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Internal Struggles in Julius Caesar

            William Shakespeare is one of, if not the most well renowned authors of all time. His works have substantially influenced modern literature and the English language overall. Shakespeare's works have been translated into every major known language and his plays are preformed more often than any other writer. Julius Caesar, one of his most famous plays, tells the tale of a well-respected politician named Brutus who is faced with an internal conflict that could decide the fate of Rome. The internal conflict and choices he would come to make would profoundly contribute to the overall meaning of the play. .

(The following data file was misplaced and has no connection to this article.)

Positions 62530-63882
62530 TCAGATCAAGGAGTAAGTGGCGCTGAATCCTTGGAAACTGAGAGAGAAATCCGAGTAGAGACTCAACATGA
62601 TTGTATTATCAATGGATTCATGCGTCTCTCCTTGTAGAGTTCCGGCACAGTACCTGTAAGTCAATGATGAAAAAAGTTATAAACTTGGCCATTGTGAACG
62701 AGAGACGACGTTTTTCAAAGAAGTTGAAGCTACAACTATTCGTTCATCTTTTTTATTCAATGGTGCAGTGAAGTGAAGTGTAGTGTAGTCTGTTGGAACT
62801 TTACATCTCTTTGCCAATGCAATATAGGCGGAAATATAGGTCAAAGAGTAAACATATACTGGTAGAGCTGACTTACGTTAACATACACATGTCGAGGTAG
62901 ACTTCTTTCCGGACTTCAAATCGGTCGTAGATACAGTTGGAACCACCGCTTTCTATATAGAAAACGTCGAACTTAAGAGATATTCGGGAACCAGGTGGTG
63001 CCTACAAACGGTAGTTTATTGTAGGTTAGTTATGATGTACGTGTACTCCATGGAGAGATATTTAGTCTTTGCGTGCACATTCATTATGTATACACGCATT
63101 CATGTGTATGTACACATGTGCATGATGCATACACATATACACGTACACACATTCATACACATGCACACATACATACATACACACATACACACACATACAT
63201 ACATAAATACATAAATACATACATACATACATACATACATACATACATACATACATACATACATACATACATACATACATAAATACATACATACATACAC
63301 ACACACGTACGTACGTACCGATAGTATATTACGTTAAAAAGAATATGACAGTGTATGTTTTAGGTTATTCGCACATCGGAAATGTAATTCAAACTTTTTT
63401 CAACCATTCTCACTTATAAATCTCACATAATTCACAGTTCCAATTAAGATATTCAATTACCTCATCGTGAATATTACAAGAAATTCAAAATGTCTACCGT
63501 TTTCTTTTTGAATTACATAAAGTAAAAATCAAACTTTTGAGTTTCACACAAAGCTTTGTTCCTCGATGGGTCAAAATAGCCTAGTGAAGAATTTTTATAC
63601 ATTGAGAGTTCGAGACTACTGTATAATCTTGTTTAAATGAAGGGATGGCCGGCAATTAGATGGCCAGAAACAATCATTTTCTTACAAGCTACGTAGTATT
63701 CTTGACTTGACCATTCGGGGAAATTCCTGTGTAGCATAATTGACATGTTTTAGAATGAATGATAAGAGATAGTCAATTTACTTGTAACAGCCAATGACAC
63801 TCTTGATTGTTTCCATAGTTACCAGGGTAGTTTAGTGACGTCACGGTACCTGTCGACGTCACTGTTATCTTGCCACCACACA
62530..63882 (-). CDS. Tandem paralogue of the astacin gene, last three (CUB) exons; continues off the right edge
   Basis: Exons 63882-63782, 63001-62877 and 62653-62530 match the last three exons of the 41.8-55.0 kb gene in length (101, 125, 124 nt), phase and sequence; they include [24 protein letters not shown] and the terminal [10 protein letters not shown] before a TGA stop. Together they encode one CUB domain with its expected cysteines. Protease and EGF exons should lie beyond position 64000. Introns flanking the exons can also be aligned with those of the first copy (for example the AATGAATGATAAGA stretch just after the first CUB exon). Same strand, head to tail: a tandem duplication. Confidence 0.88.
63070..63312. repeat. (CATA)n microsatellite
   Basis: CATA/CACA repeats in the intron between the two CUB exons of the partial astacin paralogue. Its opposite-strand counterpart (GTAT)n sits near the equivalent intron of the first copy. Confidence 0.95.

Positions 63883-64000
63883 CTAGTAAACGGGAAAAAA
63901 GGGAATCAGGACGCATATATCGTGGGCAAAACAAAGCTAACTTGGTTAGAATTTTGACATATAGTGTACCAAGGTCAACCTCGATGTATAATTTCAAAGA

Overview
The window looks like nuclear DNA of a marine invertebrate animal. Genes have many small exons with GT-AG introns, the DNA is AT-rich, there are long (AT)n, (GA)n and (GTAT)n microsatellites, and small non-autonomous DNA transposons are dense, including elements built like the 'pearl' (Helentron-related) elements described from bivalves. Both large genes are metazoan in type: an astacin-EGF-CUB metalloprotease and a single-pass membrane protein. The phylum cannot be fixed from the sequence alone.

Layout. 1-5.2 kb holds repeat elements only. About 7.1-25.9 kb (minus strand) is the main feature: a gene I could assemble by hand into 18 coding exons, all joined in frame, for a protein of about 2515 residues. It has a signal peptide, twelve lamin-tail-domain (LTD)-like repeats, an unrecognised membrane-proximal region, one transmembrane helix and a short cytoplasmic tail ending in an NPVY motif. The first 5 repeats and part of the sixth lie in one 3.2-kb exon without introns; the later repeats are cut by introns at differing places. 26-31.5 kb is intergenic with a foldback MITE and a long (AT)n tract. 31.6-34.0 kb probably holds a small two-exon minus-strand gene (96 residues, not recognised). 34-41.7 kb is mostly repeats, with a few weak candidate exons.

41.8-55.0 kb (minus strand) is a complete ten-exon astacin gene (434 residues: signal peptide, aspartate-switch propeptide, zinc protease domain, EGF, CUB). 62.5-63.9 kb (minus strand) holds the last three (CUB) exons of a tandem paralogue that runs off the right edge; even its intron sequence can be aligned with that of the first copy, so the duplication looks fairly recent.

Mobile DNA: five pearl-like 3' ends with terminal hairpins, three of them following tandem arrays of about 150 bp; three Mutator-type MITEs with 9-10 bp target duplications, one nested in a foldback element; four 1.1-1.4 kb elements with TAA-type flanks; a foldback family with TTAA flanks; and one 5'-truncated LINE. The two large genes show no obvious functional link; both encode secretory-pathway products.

This quarrel within the mind of Brutus would not be settled so easy. Along with this he faced many external pressures. Even though he was a important and well-respected political figure he had one major flaw: being easily manipulated. His associate Cassius would come to exploit this flaw by attempting to use him as a puppet in order to murder Julius Caesar, the soon to be king. Brutus was faced with the conflict of wanting the best for Rome and not being sure if Caesar was fit to reign over the great empire. At that time Caesar was admired by the people for being a great general. Brutus saw him differently, he described him as a snake and said of his governing: "I have not known when his affections sway'd more than his reason" (JC, II, i) By this he meant that he ruled with emotion, not reason. This would be a problem if he sat upon the throne; he would think of himself before his kingdom. Yet again, he bore no argument on how Caesar would rule as king, expressing this by saying: "the quarrel will bear no color for the thing he is." (JC, II, i) Portraying him as a "thing" showed his cruel nature as if he were some kind of beast. Yet the people viewed Caesar as a god and it was clear that he abused his power over them, but wether or not this would lead to him acting as a tyrant is the question Brutus couldn't answer himself.

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